Responding to a complaint

A guide for landlords

We encourage the local resolution of complaints at the earliest possible stage and promote landlords’ complaints procedures as a means through which this can be achieved. We generally expect landlords to use every stage of their complaints procedure as a genuine opportunity to try and resolve a dispute with a resident. While we cannot make a formal decision on a case which is going through a complaint procedure, we can offer support and advice to both parties where necessary.

Some landlords’ policies exclude certain issues from their complaints procedures. We encourage landlords to take all issues, or as wide a range as possible, through their formal complaint procedures. Failure to do so could result in a finding of ‘maladministration’ or ‘service failure’ from the Ombudsman. If an issue is excluded, the landlord should clearly explain this and provide its reasons in writing to the complainant. It should also advise residents of their right to approach the Housing Ombudsman Service if they disagree with the decision.

Every stage of the complaints procedure is important and should be used to conduct a thorough investigation and try and find a solution to a dispute. A landlord’s final response to a complaint is a key document as it is often the final opportunity for a landlord to resolve a complaint (see example letter in Helpful links). If a complainant remains dissatisfied following the final response, they may refer the complaint to us for investigation.

We do not prescribe how a landlord should respond to a complaint. We always advise landlords to consider and apply our Dispute Resolution Principles: Be fair’ ‘Put things right’ ‘Learn from outcomes.

From our casework experience we have developed guidance for landlords when investigating and responding to complaints through their complaints procedure. This list is not exhaustive but highlights the issues we expect landlords to consider when responding to a complaint.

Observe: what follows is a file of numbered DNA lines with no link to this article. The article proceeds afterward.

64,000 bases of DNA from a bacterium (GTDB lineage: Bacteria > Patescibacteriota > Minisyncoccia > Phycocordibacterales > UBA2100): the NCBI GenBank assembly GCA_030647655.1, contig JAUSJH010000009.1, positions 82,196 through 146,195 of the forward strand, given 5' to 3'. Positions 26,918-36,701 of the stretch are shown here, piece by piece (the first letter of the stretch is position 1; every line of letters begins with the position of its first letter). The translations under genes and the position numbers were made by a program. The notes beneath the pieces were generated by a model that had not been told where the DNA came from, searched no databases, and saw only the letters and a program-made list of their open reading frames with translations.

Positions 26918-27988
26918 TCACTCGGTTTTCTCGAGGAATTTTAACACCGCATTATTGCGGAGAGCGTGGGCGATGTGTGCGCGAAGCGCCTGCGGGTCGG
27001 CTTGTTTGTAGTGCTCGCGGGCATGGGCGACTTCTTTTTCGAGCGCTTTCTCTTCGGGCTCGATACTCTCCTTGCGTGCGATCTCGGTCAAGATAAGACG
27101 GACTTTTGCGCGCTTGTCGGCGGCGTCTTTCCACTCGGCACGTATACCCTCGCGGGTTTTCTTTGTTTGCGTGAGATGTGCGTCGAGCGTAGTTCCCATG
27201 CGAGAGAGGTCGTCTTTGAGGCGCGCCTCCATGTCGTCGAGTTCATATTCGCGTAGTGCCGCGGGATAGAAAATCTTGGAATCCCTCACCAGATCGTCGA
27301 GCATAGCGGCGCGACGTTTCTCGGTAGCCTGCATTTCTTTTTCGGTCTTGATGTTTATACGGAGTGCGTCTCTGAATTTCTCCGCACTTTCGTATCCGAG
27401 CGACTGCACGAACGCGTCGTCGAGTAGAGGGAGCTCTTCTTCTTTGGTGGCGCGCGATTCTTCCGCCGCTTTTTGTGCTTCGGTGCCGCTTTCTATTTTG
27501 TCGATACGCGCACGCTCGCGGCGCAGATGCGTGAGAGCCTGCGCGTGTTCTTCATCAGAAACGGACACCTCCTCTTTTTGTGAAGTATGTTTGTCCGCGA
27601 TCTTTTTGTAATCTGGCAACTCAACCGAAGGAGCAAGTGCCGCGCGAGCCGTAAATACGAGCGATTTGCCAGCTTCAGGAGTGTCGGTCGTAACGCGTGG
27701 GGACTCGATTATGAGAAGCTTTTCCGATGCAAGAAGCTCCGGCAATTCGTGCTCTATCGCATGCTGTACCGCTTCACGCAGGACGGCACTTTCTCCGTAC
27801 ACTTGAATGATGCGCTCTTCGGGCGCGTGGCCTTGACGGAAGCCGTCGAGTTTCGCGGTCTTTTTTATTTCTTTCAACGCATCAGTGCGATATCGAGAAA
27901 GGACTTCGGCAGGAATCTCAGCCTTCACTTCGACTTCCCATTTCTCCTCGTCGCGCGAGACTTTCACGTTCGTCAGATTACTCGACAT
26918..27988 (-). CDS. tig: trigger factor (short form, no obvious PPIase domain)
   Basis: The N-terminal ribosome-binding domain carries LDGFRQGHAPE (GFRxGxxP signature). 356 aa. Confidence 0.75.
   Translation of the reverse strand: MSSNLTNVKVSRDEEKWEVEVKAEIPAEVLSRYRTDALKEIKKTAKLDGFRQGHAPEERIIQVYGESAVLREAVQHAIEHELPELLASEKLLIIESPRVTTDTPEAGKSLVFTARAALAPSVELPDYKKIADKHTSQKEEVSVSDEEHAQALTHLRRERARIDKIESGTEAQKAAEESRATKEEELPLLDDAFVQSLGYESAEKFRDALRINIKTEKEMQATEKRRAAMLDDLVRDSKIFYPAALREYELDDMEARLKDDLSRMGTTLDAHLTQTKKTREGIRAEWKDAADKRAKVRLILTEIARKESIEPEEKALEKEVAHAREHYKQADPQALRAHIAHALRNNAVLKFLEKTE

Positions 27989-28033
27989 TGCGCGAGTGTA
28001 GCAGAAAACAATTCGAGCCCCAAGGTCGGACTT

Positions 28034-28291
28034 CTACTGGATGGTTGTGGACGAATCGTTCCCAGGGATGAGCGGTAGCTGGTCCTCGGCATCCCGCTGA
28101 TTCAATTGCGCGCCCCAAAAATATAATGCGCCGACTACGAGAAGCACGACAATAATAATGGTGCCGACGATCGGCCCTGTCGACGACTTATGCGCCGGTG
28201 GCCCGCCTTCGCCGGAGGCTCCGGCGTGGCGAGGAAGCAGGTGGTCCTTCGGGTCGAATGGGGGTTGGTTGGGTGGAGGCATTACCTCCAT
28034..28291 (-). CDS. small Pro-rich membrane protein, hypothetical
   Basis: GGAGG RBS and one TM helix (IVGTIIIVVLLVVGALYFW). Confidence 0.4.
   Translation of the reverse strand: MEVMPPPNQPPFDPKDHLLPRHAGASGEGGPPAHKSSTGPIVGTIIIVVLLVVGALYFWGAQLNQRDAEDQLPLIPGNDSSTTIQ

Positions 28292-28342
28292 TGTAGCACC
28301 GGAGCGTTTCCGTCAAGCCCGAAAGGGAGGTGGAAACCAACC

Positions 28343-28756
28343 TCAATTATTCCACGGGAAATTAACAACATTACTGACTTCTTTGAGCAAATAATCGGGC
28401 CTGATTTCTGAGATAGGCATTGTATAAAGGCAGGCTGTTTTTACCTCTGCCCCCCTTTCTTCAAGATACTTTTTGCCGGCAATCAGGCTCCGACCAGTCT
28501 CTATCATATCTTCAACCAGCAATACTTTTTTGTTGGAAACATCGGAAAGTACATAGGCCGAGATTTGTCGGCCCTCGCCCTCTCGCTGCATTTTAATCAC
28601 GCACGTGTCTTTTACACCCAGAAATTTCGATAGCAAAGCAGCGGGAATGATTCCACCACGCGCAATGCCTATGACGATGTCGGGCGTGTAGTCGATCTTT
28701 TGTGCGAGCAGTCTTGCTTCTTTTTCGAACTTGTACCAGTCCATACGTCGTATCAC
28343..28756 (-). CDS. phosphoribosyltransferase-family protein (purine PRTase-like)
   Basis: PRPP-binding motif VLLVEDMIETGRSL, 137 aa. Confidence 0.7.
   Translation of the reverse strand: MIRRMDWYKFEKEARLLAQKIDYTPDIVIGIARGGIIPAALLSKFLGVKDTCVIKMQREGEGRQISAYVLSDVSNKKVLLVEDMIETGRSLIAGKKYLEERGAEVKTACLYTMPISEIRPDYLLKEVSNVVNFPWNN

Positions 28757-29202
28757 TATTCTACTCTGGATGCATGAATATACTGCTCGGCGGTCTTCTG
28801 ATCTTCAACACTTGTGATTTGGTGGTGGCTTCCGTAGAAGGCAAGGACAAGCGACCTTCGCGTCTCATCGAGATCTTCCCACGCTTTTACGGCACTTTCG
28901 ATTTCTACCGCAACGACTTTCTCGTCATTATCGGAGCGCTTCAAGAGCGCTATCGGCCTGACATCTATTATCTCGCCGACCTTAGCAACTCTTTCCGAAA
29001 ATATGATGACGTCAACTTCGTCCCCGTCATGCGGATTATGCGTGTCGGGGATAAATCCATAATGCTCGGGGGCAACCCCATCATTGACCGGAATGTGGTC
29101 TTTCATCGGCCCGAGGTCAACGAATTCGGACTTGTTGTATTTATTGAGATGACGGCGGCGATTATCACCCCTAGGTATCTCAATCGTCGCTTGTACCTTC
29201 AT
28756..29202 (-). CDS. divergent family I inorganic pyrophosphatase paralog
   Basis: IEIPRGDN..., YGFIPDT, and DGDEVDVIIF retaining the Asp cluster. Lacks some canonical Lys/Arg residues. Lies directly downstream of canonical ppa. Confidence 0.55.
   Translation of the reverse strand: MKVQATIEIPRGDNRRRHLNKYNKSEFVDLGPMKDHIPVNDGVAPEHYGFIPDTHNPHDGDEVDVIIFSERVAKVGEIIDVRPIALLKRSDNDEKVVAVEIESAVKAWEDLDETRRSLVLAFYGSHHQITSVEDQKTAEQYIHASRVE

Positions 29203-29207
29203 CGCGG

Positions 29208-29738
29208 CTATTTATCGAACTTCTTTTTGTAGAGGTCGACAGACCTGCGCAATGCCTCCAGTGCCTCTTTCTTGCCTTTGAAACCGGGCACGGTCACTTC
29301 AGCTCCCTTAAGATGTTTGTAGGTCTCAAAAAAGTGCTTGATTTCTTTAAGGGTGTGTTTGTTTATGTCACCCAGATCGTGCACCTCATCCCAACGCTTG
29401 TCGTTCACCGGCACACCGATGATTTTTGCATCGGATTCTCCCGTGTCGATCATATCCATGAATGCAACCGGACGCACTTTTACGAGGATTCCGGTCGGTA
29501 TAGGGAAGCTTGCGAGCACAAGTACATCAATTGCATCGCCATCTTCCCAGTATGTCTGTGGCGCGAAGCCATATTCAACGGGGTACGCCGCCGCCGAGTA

Language and tone - be open, use plain English, avoid jargon and show empathy.
Labelling - clearly label each response, for example, Stage 1, Stage 2 or your ‘final’ response.
Respond to the original complaint and dissatisfaction - respond to all elements of the original complaint plus any that you may have later agreed to include in the formal complaint. Set out why the complainant was dissatisfied with the previous response.
Findings and conclusions - set out your findings and conclusions on each issue referencing any evidence on which those findings are made.
Policy and law - refer to any relevant policy, procedure, legislation or good practice when explaining a decision.
Apology and explanation - acknowledge and apologise for any mistake or service failure and provide an explanation of what went wrong.
Outcome - consider the outcome the complainant is looking for and how you might be able to provide this or go some way towards providing it.
Timescales and actions - give details and timescales for any actions you plan to take, for example, inspections or repairs.
Outcome - consider the outcome the complainant is looking for and how you might be able to provide this or go some way towards providing it.
Learning - explain what you have learnt from the complaint and what changes or improvements will be made as a result.
Redress - give details of any redress offered, for example, compensation, discretionary repairs or decorations, or other actions.
Signposting - signpost the complainant to other sources of advice or support, such as Citizens’ Advice, the Leasehold Advisory Service (LEASE), Shelter, Age UK, Local Government and Social Care Ombudsman (LGSCO).
Escalation - provide details of how the complainant can take the complaint to the Housing Ombudsman Service, including the ‘Designated Persons’ procedure.